By BENJAMIN M. DAVIS, Professor of Agricultural Education in Miami University

170 pages, 8vo, cloth; postpaid, $1.12

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IN this book Professor Benjamin M. Davis has attacked the problem of the

co-ordination of all the agencies now at work on the problem of agricultural

education. He has performed a service which will be appreciated by all who have any large knowledge of the problem and of the difficulties which the movement encounters. He has made an effort to canvass the whole field and to give a detailed exposition of the forces employed in building up a rational course of agricultural education. He has presented more fully than anyone else the materials which define the problem and which make it possible for the teacher to meet it intelligently. The annotated bibliography at the end of the book will do much to make the best material available for anyone desiring to get hold of this material through independent study. The book serves, therefore, as a general introduction to the study of agricultural education.

The University of Chicago Press

Chicago, Illinois

Sociological Study of the Bible

Author of "An Examination of Society, etc. Formerly Instructor in Economics

and Sociology in the Ohio State University


\HE main thesis of this work was published in a series in the American Journal of Sociology. The treatise emphasizes the claims of scientific sociology from a new and promising angle of approach. Professors of biblical interpretation are

responding heartily and favorably to the book; and the foremost sociologists give it a warm welcome. Lester F. Ward writes: “Your book is certainly the most considerable contribution thus far made to the sociology of the Hebrew race. You have shown that their history was a typical case of social assimilation, including all the stages and steps in that process, as described by Gumplowicz and Ratzenhofer.' Professor Edward A. Ross writes: “Every step in your hypothesis conforms to our present knowledge of social pro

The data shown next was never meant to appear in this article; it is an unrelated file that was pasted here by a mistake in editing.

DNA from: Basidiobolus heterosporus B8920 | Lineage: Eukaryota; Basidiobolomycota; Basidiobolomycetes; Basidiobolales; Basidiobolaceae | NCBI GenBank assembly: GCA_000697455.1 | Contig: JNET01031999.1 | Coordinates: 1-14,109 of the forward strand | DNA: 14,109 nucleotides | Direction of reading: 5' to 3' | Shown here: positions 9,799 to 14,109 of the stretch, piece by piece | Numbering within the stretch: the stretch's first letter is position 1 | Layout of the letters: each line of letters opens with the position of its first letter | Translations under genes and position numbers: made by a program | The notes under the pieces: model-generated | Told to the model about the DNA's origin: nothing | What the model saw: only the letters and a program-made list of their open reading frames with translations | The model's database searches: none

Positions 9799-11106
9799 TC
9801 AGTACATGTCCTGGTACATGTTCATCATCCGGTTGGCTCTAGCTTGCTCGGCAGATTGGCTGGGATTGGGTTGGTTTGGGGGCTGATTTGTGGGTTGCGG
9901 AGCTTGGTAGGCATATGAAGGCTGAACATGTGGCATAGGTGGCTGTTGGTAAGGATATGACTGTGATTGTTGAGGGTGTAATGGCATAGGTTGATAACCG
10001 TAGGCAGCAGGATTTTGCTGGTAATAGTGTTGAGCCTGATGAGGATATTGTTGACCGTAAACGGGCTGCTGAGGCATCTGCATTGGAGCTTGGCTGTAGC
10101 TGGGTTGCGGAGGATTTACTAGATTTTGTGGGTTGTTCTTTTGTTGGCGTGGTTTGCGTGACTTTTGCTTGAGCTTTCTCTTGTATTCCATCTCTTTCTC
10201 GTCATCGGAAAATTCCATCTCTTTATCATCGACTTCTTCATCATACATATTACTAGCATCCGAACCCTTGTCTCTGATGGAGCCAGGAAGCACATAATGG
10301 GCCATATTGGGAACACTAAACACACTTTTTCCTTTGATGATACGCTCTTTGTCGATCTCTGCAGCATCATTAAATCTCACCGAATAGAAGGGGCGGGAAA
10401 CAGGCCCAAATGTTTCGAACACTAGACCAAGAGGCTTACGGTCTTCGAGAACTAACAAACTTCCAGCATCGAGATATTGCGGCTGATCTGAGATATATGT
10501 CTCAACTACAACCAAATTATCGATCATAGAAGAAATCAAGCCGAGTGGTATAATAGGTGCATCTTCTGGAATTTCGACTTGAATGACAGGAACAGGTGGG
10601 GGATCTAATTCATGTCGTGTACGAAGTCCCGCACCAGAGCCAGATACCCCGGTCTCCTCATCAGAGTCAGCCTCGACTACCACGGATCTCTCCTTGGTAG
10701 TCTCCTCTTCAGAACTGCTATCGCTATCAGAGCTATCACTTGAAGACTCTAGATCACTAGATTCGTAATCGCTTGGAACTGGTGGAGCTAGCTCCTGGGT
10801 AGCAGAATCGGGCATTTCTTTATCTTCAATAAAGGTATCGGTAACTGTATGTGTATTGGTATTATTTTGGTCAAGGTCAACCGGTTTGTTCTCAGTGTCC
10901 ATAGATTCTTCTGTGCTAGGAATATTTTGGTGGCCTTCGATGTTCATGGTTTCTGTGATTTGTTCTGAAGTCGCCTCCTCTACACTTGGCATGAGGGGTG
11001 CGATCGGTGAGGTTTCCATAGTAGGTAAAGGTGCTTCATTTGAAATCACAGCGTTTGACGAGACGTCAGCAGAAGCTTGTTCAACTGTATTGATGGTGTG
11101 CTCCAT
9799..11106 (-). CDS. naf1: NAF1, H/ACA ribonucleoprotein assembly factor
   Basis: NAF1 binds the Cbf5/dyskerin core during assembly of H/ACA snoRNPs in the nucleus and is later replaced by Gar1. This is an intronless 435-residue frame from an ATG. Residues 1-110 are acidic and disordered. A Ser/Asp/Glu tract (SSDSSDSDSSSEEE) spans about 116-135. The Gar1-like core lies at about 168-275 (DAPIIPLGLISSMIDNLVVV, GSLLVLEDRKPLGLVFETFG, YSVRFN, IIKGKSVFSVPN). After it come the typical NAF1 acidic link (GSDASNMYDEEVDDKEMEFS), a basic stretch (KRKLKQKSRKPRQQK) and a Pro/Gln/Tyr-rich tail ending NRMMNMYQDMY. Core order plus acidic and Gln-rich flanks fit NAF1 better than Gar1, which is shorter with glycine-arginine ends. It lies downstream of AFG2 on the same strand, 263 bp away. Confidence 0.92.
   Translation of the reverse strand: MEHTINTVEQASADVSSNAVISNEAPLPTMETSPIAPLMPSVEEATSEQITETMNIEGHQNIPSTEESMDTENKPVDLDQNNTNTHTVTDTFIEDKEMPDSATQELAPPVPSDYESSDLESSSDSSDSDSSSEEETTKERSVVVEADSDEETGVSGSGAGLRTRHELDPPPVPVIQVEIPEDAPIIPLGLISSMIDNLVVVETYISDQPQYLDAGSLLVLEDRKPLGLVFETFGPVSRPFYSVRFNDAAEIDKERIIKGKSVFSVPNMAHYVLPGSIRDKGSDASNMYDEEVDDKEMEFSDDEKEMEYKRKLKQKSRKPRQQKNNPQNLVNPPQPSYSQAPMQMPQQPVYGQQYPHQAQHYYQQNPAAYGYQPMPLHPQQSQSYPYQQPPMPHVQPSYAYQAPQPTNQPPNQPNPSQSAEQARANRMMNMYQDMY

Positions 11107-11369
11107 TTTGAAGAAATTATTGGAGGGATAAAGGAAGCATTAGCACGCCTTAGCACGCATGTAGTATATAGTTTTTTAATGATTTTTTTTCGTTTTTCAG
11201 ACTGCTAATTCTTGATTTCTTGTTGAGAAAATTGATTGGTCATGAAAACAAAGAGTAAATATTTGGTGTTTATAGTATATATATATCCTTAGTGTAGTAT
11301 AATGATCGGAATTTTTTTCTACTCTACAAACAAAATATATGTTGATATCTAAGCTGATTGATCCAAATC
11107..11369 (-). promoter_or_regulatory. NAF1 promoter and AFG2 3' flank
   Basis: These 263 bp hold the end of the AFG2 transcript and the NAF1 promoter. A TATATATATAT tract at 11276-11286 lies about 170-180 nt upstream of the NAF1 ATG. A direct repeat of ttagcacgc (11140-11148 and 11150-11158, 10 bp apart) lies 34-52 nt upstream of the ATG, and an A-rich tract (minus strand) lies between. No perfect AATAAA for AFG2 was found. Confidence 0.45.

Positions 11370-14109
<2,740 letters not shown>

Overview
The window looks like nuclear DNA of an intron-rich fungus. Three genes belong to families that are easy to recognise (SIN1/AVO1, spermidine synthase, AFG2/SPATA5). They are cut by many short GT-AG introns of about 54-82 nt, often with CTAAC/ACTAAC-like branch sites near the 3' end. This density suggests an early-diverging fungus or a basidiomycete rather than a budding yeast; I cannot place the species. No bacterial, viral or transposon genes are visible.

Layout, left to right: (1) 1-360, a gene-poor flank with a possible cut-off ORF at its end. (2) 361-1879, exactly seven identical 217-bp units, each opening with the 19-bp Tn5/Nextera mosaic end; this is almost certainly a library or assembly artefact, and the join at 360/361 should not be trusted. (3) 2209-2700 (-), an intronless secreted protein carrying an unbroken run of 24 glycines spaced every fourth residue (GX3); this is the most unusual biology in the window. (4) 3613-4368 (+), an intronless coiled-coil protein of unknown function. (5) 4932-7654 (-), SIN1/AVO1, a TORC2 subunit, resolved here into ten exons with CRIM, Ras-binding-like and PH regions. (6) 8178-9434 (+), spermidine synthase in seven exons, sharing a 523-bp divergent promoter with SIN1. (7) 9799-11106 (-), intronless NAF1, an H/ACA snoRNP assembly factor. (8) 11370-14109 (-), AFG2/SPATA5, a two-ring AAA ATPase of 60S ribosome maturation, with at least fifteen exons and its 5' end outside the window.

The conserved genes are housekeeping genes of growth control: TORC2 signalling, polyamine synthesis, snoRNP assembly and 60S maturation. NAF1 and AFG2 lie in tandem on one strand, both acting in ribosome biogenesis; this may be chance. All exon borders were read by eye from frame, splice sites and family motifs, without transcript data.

I think there is no controverting your thesis that the study of the Bible must now become sociological. I find your work throughout at once bold and careful, and I should like to see it brought to the attention of scholars everywhere.” The Reverend Dr. John Collins Jackson, of the First M.E. Church, London, Ohio, writes: “Your sociological study of the Bible unravels many a mystic tangle over which I have often pondered. It carries its own convincing evidence with it. It opens up a new field for sermonic effort in the problems of today.”


xxxv+308 pages

8vo, cloth

Postpaid, $1.68


Chicago, Illinois

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In the discussion of future social evolution there is to be met the recurrent expression of a fear that with the progress toward a universal culture will come a decline in the characteristic content of individuality. Especially in debates concerning alternative programs for social action has the charge been made. Socialistic schemes of reorganization in particular have been distrusted by their opponents on this ground. Under the general regimentation of mankind and of human offices which is assumed in connection with this conception, distinction and originality, it is said, will disappear because the impulse to initiative and inner differentiation will have been withdrawn, and the flavor of unique and stimulating personalities will be merged and lost in a multitudinous commonalty in which a single social type is incessantly repeated.

The hereditary foe of socialism, on the other hand, in picturing ideal society not infrequently assigns to human action a form which implies as its logical basis an untrammeled spontaneity-in other words, a complete conformity to original impulse in independence of extraneous stimulation and control. In his fear of herding men in masses until personalities become confluent and indistinguishable the radical individualist removes the will farther and farther